Meat from a Carcass: More Charlie and Max

Turns out I did revisit Max and Charlie – this time digging a little deeper into their living conditions and into Momma and Uncle’s story. I also got to meet Sam the dog. Every kids story needs a dog to follow the action and Sam turned out to be only slightly interested in the children invading his home.

I like the dynamic between the two brothers. Max’s sense of responsibility feels a bit heartbreaking given the situation. Most days he’s the man of the house (and he knows it.) That’s tough on a little kid. Charlie just wants to be like his big brother (that feels healthy and true to me.)

I feel bad for these two kids. Thank God they have each other.


I found Charlie curled up in the linen closet under a spotty old blanket.

“No fair!” he shouted, and let out a big sigh, “You can count to ten faster than I can. It makes the game no fun.”

I told him the game wasn’t that much fun to begin with, but he didn’t really listen. Sam, my uncle’s old retriever, awoke from all the commotion and started up the stairs; his nails clacked against the wood. He wanted out of the farmhouse as much as we did, but with the rain, we were all prisoners for the afternoon. I was in charge: no one in, no one out. 

“You hide now, Max,” said Charlie, “It’s my turn to seek.”

Hiding didn’t interest me, so we both just sort of searched for no one in particular. We had only been at Uncle’s a few months, so there was still a lot to explore. Sam tagged along. 

Under the bed, Charlie found a dime and few pennies, excitement enough for him, but nothing to get me too worked up over. Sam chomped an old hog bone and spiraled down onto a hair-strewn quilt. Charlie petted him for a while, and counted his newly found treasures.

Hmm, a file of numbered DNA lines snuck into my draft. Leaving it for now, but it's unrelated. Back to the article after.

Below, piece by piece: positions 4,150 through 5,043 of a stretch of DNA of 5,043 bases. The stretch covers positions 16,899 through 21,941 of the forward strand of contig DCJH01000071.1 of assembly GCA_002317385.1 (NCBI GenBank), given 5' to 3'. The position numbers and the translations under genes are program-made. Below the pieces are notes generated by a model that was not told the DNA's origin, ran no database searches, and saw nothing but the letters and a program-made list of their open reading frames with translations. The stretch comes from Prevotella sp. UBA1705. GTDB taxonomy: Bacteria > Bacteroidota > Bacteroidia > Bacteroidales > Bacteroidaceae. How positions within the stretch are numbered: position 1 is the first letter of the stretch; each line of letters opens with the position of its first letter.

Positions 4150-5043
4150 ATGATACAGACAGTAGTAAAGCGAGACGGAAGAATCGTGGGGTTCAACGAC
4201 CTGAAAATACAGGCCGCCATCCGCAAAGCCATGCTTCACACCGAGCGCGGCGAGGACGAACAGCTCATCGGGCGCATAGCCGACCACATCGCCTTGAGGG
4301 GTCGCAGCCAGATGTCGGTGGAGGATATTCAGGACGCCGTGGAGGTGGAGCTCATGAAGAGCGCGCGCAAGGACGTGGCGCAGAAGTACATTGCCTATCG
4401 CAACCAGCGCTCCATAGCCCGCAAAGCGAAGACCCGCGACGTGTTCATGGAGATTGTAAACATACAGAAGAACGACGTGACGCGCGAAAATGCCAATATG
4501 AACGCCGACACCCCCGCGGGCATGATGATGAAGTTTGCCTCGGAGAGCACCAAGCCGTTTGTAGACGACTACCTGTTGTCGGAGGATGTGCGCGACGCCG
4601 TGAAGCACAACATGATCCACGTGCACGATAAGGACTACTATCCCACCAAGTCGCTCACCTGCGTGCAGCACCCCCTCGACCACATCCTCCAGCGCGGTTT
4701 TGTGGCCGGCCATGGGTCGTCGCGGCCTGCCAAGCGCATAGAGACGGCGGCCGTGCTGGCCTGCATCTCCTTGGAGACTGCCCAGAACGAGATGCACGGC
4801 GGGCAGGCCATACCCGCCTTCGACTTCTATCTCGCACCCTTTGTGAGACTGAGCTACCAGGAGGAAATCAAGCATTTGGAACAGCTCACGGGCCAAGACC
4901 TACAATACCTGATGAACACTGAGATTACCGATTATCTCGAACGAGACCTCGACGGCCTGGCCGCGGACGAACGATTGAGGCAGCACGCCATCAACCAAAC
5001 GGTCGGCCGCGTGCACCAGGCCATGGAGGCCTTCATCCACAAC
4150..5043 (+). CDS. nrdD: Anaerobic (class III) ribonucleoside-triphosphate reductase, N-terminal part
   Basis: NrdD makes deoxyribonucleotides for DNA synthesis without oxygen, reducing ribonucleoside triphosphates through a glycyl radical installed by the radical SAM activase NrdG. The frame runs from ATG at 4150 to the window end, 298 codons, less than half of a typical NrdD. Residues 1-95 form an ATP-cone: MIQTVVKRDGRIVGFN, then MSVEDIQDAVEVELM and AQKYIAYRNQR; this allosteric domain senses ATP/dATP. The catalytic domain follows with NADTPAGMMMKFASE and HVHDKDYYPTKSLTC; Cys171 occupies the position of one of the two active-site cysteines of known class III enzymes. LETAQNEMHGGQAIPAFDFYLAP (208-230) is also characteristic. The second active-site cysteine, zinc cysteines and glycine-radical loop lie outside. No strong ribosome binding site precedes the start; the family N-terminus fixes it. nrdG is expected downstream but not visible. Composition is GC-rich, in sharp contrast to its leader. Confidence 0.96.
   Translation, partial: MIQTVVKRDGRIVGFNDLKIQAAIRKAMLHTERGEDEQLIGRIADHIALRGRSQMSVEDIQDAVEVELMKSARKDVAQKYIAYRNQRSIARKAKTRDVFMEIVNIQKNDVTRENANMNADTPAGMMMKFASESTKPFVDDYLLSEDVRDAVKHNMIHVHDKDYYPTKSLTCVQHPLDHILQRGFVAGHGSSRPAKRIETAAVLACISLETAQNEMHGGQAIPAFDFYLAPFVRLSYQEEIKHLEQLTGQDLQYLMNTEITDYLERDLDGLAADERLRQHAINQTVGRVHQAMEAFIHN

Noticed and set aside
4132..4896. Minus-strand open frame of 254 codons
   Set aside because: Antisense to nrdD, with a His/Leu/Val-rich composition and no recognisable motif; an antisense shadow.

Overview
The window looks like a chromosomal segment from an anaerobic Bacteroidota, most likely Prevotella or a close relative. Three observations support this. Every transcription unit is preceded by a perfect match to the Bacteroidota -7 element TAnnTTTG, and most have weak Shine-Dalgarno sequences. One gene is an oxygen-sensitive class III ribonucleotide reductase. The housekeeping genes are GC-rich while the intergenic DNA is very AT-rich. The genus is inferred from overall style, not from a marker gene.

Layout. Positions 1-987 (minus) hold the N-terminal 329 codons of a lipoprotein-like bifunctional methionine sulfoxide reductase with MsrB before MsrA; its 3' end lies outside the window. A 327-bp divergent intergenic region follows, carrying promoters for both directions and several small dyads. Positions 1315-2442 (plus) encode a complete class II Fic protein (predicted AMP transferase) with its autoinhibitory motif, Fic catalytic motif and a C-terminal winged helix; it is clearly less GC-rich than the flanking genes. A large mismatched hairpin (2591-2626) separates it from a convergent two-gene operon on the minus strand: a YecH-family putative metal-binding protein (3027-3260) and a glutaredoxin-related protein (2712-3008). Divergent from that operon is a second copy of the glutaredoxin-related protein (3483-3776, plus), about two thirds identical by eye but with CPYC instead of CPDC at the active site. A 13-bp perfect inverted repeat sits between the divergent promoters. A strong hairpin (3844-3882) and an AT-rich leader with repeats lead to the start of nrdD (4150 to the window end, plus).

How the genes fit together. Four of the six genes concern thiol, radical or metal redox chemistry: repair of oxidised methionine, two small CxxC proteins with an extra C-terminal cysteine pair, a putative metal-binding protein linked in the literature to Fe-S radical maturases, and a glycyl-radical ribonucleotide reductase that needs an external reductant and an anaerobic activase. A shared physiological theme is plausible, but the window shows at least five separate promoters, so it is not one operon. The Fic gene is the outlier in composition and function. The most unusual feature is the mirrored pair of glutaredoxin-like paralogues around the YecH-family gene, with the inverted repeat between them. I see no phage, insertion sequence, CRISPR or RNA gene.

In uncle’s closet, I found neatly-folded dungarees and a pressed black suit. The cramped space smelled like sweat and mothballs, so I closed it back up and left the room. Mother was given the small guest bed; it looked like no one slept there at all. There were only a handful of dresses hanging on wire hangers, and two pairs of shoes. There wasn’t even dust under the bed. There was nothing, save for a bundle wrapped in brown paper. I fished in out and called for Charlie. 

The package was named and addressed, but there was no postage. I didn’t recognize the street (or even the city), but I’d heard the name before: it was my father’s.

“Do you remember him at all?” Charlie asked. 

I didn’t, but said that I did.

At the corners, the package was worn. It looked like one of Charlie’s presents on Christmas morning: opened and resealed. The tacky tape peeled back easy, and a pair of man’s bib overalls slid out. I held them up like a caught fish.

“He was big,” Charlie marveled.

I nodded and handed the pair to him. The pockets were empty. 

“Do you think father misses his pants, Max?”

“He probably got some new ones and doesn’t even think about them.”

Charlie agreed that was mostly likely so, but he didn’t look happy about it. Once we were satisfied, we folded the overalls as best as we could, resealed the packaging, and placed it under the foot of the bed. Sam chewed his bone.

We lost our urge to explore, so all three of us padded back down stairs. When we reached the kitchen, I asked Charlie not to tell mother that we’d been snooping. He liked the idea of having a secret and swore to it.

The remainder of the day was no more exciting than a rerun.

When uncle got home, he let Sam out. The dog buried his bone in the wet soil near the walk path. 

Mother got home late; Charlie was already asleep. She kissed me on the forehead and pulled the blanket tight. I told her Charlie found thirteen cents and that I had missed her.

For a second, she looked happy.


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